Journal of Moral Education 49 (2):143-157 (2020)

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Andrew H. Peterson
George Mason University
Abstract
ABSTRACTRecent critics have suggested that character education is overly individualised and, as a result, fails to engage adequately with the political. In this paper, I offer an account of character education which takes issue with such criticisms, and seeks to make clear connections between the moral and the political necessary for character formation and expression. Drawing on an Aristotelian understanding of the political, I argue that individuals are intimately connected with their social associations, which in contemporary plural, westernised democracies include the sort of engagement with the political advocated by critics of character education. Through a focus on civic virtue and deliberative engagement, it is argued that an Aristotelian-inspired account of character addresses the precise concerns, including recognising and challenging social injustices and deliberative engagement with difference, which critics suggest are lacking from character education.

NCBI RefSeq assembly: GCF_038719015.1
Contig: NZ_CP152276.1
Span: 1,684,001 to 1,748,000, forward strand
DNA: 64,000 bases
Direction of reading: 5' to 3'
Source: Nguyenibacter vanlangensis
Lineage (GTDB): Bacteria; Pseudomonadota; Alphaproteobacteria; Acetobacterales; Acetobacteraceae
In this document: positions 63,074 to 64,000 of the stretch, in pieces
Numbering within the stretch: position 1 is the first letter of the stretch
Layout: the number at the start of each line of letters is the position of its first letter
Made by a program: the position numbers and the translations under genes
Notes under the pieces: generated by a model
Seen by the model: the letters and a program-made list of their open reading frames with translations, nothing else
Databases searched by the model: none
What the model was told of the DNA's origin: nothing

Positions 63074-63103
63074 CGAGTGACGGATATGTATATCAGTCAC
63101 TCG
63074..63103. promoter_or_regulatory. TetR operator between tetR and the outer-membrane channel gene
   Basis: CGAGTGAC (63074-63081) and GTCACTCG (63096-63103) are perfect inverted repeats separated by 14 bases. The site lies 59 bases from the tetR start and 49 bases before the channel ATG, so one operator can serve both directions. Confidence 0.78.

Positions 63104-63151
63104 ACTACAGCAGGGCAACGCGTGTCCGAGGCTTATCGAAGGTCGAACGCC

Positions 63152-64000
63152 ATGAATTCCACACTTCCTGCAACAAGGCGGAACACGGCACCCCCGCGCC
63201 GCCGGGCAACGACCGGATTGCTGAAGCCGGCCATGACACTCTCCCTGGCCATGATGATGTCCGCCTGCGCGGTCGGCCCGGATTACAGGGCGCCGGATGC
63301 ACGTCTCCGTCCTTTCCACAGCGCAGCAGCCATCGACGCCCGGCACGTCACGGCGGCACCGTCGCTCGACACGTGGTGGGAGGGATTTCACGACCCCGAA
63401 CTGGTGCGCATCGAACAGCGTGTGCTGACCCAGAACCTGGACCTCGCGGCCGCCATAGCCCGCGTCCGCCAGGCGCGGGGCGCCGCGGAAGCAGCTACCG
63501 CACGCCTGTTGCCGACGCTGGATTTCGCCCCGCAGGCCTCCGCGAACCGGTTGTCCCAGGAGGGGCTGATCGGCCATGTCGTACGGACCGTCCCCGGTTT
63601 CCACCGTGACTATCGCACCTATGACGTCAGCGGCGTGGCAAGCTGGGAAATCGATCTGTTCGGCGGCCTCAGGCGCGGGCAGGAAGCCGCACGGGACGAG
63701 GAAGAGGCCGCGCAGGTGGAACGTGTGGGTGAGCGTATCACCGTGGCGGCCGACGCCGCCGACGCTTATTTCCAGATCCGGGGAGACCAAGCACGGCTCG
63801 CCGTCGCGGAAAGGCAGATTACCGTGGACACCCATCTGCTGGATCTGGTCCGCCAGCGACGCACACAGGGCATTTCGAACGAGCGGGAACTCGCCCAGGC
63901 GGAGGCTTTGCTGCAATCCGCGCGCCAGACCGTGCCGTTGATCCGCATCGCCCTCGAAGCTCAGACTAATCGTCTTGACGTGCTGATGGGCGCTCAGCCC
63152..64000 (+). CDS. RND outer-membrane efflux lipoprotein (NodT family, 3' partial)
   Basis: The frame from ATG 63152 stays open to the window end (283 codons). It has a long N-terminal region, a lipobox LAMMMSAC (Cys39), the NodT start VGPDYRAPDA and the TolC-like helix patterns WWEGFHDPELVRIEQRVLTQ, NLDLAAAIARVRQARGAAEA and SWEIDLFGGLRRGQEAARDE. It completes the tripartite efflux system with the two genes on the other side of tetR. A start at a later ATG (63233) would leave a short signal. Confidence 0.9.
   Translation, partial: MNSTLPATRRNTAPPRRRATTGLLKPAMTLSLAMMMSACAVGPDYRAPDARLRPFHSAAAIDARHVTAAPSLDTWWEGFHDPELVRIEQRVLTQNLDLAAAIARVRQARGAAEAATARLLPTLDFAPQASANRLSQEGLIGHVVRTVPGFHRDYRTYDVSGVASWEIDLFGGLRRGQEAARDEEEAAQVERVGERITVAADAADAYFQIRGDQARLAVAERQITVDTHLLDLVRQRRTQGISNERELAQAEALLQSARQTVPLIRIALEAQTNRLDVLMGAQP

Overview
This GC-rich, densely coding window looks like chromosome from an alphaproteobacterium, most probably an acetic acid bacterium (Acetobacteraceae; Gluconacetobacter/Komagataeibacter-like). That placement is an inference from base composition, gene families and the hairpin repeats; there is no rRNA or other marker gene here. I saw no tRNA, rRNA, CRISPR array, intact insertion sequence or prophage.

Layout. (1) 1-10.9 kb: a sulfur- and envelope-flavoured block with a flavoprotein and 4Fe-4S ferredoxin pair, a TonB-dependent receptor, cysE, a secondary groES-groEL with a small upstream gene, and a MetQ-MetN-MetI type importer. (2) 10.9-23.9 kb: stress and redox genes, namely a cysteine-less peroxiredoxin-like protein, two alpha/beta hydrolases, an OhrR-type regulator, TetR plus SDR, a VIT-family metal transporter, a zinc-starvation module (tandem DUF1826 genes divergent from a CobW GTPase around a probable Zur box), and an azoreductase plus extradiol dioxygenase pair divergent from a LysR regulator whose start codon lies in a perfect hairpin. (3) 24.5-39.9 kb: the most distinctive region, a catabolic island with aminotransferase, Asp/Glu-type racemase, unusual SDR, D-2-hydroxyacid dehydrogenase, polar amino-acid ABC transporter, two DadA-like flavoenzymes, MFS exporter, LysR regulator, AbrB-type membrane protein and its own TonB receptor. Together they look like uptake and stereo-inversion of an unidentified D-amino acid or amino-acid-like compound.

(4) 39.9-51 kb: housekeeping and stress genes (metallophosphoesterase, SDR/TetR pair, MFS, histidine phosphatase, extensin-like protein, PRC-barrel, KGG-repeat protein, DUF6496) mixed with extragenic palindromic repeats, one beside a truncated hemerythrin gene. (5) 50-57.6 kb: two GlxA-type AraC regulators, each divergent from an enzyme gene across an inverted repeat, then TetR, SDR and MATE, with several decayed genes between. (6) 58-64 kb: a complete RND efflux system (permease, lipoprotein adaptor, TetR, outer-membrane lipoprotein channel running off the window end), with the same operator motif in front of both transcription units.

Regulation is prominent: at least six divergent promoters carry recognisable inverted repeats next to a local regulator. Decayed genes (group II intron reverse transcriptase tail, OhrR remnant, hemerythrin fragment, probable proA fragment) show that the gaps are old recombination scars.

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DOI 10.1080/03057240.2019.1653270
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Democratic Education.Amy Gutmann - 1999 - Princeton University Press.

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